Last week, President Obama gave an important speech on national security (which I blogged about here and here). But you couldn't find the speech in the "Speeches" section of the Whitehouse.gov Web site. It's buried elsewhere. That's "basic Web site malpractice," I told NextGov.com. And I cautioned my friends in the transparency community not to forget Government 1.0 for all the whiz-bang Gov 2.0 projects flashing before our eyes. Whitehouse.gov should be a useful, informative resource for average Americans.
The current top proposal on the "brainstorming" site referred to above is to require a 72-hour mandatory public review period on major spending bills. This is reminiscent of President Obama's promise to hold bills five days before signing them. But, as Stephen Dinan reports in the Washington Times, the president signed several more bills last week without holding them the requisite time.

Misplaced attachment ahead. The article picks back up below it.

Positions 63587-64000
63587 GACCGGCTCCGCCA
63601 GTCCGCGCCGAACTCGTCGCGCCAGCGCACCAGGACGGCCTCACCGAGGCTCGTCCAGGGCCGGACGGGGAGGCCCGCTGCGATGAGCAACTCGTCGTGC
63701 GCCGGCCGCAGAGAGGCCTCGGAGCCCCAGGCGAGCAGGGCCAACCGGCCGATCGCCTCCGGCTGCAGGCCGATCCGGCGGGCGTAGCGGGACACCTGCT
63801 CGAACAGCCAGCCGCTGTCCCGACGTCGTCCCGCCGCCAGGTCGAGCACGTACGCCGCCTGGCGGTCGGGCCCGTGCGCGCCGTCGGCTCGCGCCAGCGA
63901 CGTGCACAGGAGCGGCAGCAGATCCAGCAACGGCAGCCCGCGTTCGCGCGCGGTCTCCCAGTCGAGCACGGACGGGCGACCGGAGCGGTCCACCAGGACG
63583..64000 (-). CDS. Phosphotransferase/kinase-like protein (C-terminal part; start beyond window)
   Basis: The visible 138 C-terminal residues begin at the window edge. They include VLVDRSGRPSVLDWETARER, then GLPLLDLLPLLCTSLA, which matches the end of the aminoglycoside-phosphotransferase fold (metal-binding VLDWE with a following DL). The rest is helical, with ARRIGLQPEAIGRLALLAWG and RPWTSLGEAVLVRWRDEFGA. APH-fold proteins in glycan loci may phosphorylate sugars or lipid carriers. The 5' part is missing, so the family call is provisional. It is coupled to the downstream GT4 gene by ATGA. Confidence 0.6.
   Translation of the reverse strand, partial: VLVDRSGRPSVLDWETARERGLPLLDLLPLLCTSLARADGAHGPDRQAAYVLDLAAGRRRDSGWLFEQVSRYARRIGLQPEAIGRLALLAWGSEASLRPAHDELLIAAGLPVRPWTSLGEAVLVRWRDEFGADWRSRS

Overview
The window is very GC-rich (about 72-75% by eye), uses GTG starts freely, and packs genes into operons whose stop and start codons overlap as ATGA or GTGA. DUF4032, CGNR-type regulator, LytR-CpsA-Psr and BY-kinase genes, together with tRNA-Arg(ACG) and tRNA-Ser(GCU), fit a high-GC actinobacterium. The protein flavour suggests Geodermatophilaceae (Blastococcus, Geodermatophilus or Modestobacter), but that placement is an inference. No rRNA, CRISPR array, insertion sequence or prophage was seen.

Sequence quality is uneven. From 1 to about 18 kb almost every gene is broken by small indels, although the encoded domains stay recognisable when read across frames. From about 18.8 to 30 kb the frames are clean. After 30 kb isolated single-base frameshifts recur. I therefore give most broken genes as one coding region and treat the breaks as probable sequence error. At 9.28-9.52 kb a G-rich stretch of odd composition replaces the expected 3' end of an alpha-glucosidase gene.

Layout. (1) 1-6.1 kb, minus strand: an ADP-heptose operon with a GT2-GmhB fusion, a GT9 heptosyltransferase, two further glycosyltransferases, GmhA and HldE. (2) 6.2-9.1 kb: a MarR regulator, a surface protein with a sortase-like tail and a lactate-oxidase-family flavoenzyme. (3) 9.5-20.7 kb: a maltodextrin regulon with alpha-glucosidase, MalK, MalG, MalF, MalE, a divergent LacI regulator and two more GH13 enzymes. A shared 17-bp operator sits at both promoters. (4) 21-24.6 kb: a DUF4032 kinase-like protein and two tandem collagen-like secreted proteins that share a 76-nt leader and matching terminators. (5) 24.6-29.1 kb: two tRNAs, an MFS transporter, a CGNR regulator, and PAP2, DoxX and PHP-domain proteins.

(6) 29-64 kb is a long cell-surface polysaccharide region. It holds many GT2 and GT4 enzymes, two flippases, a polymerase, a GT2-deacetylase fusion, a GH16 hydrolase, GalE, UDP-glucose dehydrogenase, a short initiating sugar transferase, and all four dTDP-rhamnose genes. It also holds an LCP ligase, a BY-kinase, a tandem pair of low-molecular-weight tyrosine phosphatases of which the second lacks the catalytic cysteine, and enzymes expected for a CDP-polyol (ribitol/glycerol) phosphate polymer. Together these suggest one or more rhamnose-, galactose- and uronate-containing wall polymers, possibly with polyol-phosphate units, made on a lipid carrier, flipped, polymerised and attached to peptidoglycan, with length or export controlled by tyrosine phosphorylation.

The White House protests that they posted links to bills on the Thomas Web site at the Whitehouse.gov blog. But that does not give the public meaningful review of the bills in their final form, as they have come to the president from Congress. "Posting a link from WhiteHouse.gov to THOMAS of a conference report that is expected to pass doesn’t cut it," says John Wonderlich at Sunlight.
President Obama signed nine new laws since we last reviewed his record on the "Sunlight Before Signing" promise. Alas, it's been a case study in pulling defeat from the jaws of victory.
Five of the bills were held by the White House more than five days before the president signed them, but they weren't posted! Simply posting them on Whitehouse.gov in final form would have satisfied "Sunlight Before Signing."
President Obama's average drops to .043, and that's crediting him one win for the DTV Delay Act, which was posted at Whitehouse.gov in its final form for five days after Congress passed it, but before presentment, which is the logical time to start the five-day clock.
Here is the latest tally of bills passed by Congress, including the date presented, date signed, whether they've been posted or linked to at Whitehouse.gov, and whether they've been posted for the full five days after presentment. (Corrections welcome - there is no uniform way that the White House is posting bills or links, so I may have missed something.)